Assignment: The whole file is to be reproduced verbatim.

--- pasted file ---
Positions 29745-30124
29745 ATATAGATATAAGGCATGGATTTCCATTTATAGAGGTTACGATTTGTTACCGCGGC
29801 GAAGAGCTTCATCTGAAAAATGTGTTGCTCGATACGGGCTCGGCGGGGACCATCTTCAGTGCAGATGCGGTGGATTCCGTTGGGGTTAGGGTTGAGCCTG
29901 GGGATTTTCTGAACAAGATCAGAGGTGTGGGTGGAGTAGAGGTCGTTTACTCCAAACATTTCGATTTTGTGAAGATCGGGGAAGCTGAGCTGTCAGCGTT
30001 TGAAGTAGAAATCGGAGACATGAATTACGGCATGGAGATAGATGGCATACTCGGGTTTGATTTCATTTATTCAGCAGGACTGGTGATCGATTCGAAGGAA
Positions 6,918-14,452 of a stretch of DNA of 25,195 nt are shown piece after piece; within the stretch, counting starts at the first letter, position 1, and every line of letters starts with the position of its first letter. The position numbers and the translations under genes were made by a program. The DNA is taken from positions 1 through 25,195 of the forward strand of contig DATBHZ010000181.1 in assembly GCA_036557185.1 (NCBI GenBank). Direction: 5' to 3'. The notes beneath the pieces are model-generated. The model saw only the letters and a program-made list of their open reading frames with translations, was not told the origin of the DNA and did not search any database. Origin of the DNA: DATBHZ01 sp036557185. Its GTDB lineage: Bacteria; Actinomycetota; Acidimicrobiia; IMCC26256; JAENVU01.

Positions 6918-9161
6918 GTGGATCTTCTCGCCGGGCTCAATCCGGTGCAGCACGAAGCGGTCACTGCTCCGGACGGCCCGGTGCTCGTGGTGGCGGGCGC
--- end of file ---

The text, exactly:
Positions 29745-30124
29745 ATATAGATATAAGGCATGGATTTCCATTTATAGAGGTTACGATTTGTTACCGCGGC
29801 GAAGAGCTTCATCTGAAAAATGTGTTGCTCGATACGGGCTCGGCGGGGACCATCTTCAGTGCAGATGCGGTGGATTCCGTTGGGGTTAGGGTTGAGCCTG
29901 GGGATTTTCTGAACAAGATCAGAGGTGTGGGTGGAGTAGAGGTCGTTTACTCCAAACATTTCGATTTTGTGAAGATCGGGGAAGCTGAGCTGTCAGCGTT
30001 TGAAGTAGAAATCGGAGACATGAATTACGGCATGGAGATAGATGGCATACTCGGGTTTGATTTCATTTATTCAGCAGGACTGGTGATCGATTCGAAGGAA
Positions 6,918-14,452 of a stretch of DNA of 25,195 nt are shown piece after piece; within the stretch, counting starts at the first letter, position 1, and every line of letters starts with the position of its first letter. The position numbers and the translations under genes were made by a program. The DNA is taken from positions 1 through 25,195 of the forward strand of contig DATBHZ010000181.1 in assembly GCA_036557185.1 (NCBI GenBank). Direction: 5' to 3'. The notes beneath the pieces are model-generated. The model saw only the letters and a program-made list of their open reading frames with translations, was not told the origin of the DNA and did not search any database. Origin of the DNA: DATBHZ01 sp036557185. Its GTDB lineage: Bacteria; Actinomycetota; Acidimicrobiia; IMCC26256; JAENVU01.

Positions 6918-9161
6918 GTGGATCTTCTCGCCGGGCTCAATCCGGTGCAGCACGAAGCGGTCACTGCTCCGGACGGCCCGGTGCTCGTGGTGGCGGGCGC